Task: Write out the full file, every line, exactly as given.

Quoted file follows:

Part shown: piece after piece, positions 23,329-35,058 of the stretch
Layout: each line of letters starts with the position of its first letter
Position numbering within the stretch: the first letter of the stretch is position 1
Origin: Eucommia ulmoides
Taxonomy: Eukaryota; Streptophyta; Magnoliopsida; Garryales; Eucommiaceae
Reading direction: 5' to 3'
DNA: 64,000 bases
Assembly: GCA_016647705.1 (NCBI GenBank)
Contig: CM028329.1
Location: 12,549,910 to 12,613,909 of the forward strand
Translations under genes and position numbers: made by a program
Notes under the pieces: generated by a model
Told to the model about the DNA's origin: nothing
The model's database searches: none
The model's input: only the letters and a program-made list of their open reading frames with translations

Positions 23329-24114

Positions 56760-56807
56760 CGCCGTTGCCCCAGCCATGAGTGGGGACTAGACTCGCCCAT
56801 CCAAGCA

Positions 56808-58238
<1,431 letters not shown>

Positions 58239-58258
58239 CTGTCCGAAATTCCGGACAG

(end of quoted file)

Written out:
Part shown: piece after piece, positions 23,329-35,058 of the stretch
Layout: each line of letters starts with the position of its first letter
Position numbering within the stretch: the first letter of the stretch is position 1
Origin: Eucommia ulmoides
Taxonomy: Eukaryota; Streptophyta; Magnoliopsida; Garryales; Eucommiaceae
Reading direction: 5' to 3'
DNA: 64,000 bases
Assembly: GCA_016647705.1 (NCBI GenBank)
Contig: CM028329.1
Location: 12,549,910 to 12,613,909 of the forward strand
Translations under genes and position numbers: made by a program
Notes under the pieces: generated by a model
Told to the model about the DNA's origin: nothing
The model's database searches: none
The model's input: only the letters and a program-made list of their open reading frames with translations

Positions 23329-24114

Positions 56760-56807
56760 CGCCGTTGCCCCAGCCATGAGTGGGGACTAGACTCGCCCAT
56801 CCAAGCA

Positions 56808-58238
<1,431 letters not shown>

Positions 58239-58258
58239 CTGTCCGAAATTCCGGACAG